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Usaa car insurance coverage in canada

Read the Spanish version: Requisitos mínimos del seguro automotor

Most states require you have car insurance and have laws that outline the minimum level of coverage you must buy.

The minimum limits your state requires, however, may not necessarily be adequate. A car accident can cost far more than the limits mandated by most states. The Insurance Information Institute recommends you carry at least $100,000 of bodily injury protection per person and $300,000 per accident (known as 100/300).

How to read auto insurance liability limits

Here's how to read auto insurance liability minimums:

  1. First number: Bodily injury liability maximum for one person injured in an accident.
  2. Second number: Bodily injury liability maximum for all injuries in one accident.
  3. Third number: Property damage liability maximum for one accident.

For example, if you live in New York, the minimum liability limits are $25,000 for injury liability for one person, $50,000 for all injuries and $10,000 for property damage in an accident (written as 25/50/10). Plus, New York requires you to have personal injury protection (PIP) and uninsured motorist bodily injury coverage (UM).

UM, what?

Here's your guide to the car insurance acronyms in the chart below.

  • UM = Uninsured motorist coverage.
  • UIM = Underinsured motorist coverage.
  • UM BI: Uninsured motorist bodily injury coverage.
  • UMPD: Uninsured motorist property damage coverage.
  • PIP: Personal injury protection.
  • PPI: Property protection insurance (Michigan).
  • BI liability: Bodily injury liability.

Car insurance requirements by state

State Minimum auto insurance limits
Alabama Liability: 25/50/25
Alaska Liability: 50/100/25
Arizona Liability: 15/30/10
Arkansas Liability: 25/50/25
California Liability: 15/30/5
Colorado Liability: 25/50/15
Connecticut Liability: 20/40/10
UM/UIM BI: 20/40
Delaware Liability: 15/30/10
PIP: 15/30
District of Columbia Liability: 25/50/10
UM BI: 25/50
UMPD: $5,000

Liability: 10/20/10
PIP: $10,000
BI liability not required by Florida

but many carriers require 10/20

Georgia Liability: 25/50/25
Hawaii Liability: 20/40/10
PIP or PPO: $10,000
Idaho Liability: 25/50/15
Illinois Liability: 25/50/20
UM BI: 25/50
Indiana Liability: 25/50/10
Iowa Liability: 20/40/15
Kansas Liability: 25/50/25
UM/UIM BI: 25/50
PIP: $4,500 medical/$900 work loss
Kentucky Liability: 25/50/10
PIP: $10,000
Louisiana Liability: 15/30/25
Maine Liability: 50/100/25
UM/UIM BI: 50/100
Medical payments: $2,000
Maryland Liability: 30/60/15
UM/UIM BI: 30/60
UMPD: $15,000
PIP $2,500
Massachusetts Liability: 20/40/5
UM/UIM BI: 20/40
PIP: $8,000
Michigan Liability: 20/40/10
PIP: Medical and work loss
PPI: $1,000,000
Minnesota Liability: 30/60/10
UM/UIM BI: 25/50
PIP: $40,000
Mississippi Liability: 25/50/25
Missouri Liability: 25/50/10
UM BI: 25/50
Montana Liability: 25/50/20
Nebraska Liability: 25/50/25
UM/UIM BI: 25/50
Nevada Liability: 15/30/10
New Hampshire* Liability: 25/50/25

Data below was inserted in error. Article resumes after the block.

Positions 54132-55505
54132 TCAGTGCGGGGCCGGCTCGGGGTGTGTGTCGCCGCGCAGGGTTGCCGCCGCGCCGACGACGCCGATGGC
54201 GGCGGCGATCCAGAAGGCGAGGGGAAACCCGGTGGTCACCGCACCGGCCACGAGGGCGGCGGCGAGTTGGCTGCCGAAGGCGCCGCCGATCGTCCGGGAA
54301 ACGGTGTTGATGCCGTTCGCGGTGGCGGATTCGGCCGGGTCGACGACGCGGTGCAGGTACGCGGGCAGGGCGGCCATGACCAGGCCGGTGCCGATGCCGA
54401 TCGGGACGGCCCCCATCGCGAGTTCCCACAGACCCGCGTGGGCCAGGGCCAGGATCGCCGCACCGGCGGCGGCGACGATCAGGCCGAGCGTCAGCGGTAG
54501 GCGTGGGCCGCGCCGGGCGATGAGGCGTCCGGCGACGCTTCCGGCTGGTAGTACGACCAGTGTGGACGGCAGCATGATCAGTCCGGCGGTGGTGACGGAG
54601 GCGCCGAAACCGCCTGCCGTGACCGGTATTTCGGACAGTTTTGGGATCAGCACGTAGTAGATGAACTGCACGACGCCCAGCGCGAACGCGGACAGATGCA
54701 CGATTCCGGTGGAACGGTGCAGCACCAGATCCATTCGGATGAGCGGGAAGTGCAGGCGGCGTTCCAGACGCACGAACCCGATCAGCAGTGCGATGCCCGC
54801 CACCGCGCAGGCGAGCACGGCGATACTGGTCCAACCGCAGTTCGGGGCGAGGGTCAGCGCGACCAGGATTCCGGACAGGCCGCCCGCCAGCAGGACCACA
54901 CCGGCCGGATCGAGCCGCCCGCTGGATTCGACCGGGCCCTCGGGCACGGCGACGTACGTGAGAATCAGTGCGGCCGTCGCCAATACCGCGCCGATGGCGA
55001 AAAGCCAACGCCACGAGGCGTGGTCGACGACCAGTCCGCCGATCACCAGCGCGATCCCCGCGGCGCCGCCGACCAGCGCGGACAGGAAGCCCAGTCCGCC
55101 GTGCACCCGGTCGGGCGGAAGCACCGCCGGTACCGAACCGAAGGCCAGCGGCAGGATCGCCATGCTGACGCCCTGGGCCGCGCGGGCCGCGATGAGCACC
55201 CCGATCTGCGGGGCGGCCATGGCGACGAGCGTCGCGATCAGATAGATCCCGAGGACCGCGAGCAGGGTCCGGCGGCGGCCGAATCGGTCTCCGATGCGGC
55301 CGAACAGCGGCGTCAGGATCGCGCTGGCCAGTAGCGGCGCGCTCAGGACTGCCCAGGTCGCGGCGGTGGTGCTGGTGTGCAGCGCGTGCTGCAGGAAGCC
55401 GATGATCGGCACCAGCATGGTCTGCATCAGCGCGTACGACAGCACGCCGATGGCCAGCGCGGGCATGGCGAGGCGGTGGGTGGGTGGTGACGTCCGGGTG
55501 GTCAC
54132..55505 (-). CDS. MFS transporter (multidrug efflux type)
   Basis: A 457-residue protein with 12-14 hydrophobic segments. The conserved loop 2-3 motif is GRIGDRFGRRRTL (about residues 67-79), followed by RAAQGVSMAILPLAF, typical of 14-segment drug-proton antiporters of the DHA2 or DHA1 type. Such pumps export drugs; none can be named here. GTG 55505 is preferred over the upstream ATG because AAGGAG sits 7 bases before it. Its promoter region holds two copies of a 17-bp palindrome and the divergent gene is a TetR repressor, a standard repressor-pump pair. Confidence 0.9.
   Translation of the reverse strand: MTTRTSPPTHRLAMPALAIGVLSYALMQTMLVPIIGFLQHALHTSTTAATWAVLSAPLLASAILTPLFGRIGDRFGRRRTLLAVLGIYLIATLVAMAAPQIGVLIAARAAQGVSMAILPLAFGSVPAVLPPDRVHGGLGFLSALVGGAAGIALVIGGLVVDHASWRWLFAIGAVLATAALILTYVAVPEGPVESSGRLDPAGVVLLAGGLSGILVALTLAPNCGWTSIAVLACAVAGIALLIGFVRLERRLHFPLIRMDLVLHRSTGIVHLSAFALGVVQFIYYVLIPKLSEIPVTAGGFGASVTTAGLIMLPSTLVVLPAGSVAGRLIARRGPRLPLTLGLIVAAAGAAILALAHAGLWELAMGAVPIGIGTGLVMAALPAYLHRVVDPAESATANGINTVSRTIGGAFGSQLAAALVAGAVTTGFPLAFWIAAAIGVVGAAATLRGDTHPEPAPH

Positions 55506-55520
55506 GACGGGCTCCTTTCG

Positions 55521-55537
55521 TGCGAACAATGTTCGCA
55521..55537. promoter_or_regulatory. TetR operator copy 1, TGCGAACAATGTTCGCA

UM/UIM BI: 25/50
Medical payments: $1,000
*Insurance not mandatory in New Hampshire
New Jersey Liability: 15/30/5 (standard policy)
UM/UIM BI: 15/30
UMPD: $5,000
PIP: $15,000
New Mexico Liability: 25/50/10
New York Liability: 25/50/10
UM BI: 25/50
PIP: $50,000
North Carolina Liability: 30/60/25
UM BI: 30/60
UMPD: $25,000
North Dakota Liability: 25/50/25
UM/UIM BI: 25/50
PIP: $30,000
Ohio Liability: 25/50/25
Oklahoma Liability: 25/50/25
Oregon Liability: 25/50/20
UM BI: 25/50
PIP: $15,000
Pennsylania Liability: 15/30/5
First party benefits (PIP): $5,000
Rhode Island Liability: 25/50/25
South Carolina Liability: 25/50/25
UM BI: 25/50
UMPD: $25,000
South Dakota Liability: 25/50/25
UM/UIM BI: 25/50
Tennessee Liability: 25/50/15
Texas Liability: 30/60/25
Utah Liability: 25/65/15
PIP: $3,000
Vermont Liability: 25/50/10
UM/UIM BI: 50/100
UMPD: $10,000
Virginia Liability: 25/50/20
UM/UIM BI: 25/50
UMPD: $20,000
Washington Liability: 25/50/10
West Virginia Liability: 25/50/25
UM BI: 25/50
UMPD: $25,000
Wisconsin Liability: 25/50/10
UM BI: 25/50
Wyoming Liability: 25/50/20

* New Hampshire doesn't require car insurance, but you must be able to show proof of financial responsibility if you're in an accident.

Uninsured and underinsured motorist coverage

A total of 21 states, plus the District of Columbia, require either uninsured motorist (UM) bodily injury coverage by itself or both UM coverage and underinsured motorist bodily injury (UIM) coverage.

Uninsured motorist bodily injury covers medical expenses if you or your passengers are injured by an uninsured driver. Underinsured motorist is triggered when the at-fault party is insured but his insurance limits are too low to pay all of your medical bills.

Uninsured motorist property damage (UMPD) covers damage your car received from an accident with an at-fault uninsured driver. UMPD is required in only eight states.

What is no-fault car insurance?

If your state has a "no-fault" auto insurance law, your auto insurance policy must pay medical bills for you and your passengers regardless of who caused the accident.

Your no-fault coverage -- which is your personal injury protection (PIP) -- may come with a copayment and/or deductible. No-fault coverage applies only to bodily injury claims. If you also have car damage, you would make a claim for the damage against the at-fault party’s property damage liability coverage.

No-fault laws are intended to keep insurance fraud down.

Deciphering auto insurance liability across state lines